The house-made breads were French baguette and focaccio. The butter came served atop a cold black metal ingot — tart unsalted European butter, sprinkled with coarse sea salt and minced fresh chives. Ravishing.
And now, those brussels sprouts. The crisp roasting brought out a touch of natural sweetness, while the rich-flavored sous-vide slow-poached duck egg (which you stir into the broth) turned the dashi velvety. With so strong a primary flavor as sprouts, the crisp garlic and lovage were quiet grace notes. It was all in balance, worth attention — not an easy deliciousness, more of an intellectual conversation, offering the sort of pleasure you might enjoy at a lively book-club discussion. No, the dish didn’t make me love brussels sprouts, but it made me respect a bold chef. Note: definitely red wine with this.
Inspired by a recipe by top Australian chef Tetsuya Wakuda, ocean trout tartare was original, too, a change from the endless local ahi and hamachi tartares. The rich, fatty flesh of this Tasmanian fish (which Neroni finds both more consistently available and consistent in quality than Alaskan king salmon) is dark pink, and fishier than ahi. It’s finely chopped and mixed with pine nuts, pickled mustard seeds, and spicy Spanish pimentón red pepper, plus minced chives and microgreens. Like an old-time beef tartare, it’s united by a raw quail egg. A subtle sweetness, resembling sweetened sushi vinegar, provided a backdrop. The dish is perhaps more rigorous than instantly lovable, but we all went nuts for the nuts in it.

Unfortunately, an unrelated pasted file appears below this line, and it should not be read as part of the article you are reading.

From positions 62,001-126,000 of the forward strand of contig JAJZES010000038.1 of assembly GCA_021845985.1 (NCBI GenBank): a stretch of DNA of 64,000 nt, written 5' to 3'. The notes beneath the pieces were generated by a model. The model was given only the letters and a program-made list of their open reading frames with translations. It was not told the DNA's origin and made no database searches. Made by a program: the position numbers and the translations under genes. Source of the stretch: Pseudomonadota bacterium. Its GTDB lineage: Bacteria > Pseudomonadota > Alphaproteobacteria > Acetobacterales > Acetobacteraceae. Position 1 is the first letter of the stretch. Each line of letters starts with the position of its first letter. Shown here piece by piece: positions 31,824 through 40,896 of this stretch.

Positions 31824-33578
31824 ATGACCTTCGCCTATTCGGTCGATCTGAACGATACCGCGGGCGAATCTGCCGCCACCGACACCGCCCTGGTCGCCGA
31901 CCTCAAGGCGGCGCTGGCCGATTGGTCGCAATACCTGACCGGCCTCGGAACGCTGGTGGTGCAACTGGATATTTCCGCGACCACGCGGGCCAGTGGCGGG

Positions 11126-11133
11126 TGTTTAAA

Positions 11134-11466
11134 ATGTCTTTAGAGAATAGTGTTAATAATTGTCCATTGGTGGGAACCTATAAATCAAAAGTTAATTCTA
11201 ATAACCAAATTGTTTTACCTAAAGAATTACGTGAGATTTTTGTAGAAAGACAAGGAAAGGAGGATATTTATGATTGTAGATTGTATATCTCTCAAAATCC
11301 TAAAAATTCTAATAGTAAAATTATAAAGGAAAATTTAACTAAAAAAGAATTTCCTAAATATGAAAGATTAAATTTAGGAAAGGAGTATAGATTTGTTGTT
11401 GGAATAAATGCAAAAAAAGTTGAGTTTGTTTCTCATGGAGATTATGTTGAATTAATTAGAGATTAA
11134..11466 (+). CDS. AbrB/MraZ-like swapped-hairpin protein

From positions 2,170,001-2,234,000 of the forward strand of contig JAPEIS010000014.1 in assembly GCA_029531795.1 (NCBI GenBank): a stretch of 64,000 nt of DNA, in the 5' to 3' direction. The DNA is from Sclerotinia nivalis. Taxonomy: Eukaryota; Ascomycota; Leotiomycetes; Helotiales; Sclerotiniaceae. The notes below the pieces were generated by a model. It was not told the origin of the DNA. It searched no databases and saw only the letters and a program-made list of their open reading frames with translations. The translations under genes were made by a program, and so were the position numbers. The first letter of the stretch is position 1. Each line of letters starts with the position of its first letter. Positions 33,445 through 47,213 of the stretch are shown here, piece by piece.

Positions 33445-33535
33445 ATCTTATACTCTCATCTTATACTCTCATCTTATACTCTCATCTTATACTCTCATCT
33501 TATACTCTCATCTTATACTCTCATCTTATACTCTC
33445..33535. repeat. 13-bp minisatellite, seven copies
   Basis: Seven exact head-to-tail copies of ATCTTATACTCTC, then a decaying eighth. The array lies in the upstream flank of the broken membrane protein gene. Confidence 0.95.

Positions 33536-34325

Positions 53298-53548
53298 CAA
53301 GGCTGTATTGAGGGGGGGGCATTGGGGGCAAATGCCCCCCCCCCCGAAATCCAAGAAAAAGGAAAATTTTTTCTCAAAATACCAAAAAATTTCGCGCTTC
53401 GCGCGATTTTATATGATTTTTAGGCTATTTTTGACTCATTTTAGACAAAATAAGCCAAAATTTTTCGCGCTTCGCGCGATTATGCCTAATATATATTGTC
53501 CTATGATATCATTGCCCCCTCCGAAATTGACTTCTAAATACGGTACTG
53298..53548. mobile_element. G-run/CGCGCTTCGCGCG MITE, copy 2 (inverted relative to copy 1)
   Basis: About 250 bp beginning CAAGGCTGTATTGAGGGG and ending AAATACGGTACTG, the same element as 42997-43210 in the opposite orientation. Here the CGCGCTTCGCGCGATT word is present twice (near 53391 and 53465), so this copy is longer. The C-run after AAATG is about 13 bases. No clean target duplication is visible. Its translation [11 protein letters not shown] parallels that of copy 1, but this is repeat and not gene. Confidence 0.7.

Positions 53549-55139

At one point the chef did a brief stage at the legendary El Bulli in Barcelona, originator of “molecular gastronomy.” He’ll use those techniques occasionally, sparingly, he says, but not in a showy fashion. What he gained was an appreciation for Spanish ingredients. In a white-bean soup with garlic confit, for instance, the surprise element was bacalao, salt cod — not shredded as usual (into croquets, fritters, salad), but in small whole pieces. (The menu listing for a pimentón-dusted monkfish entrée, which we didn’t get to try, boasts of “Catalan flavors.”)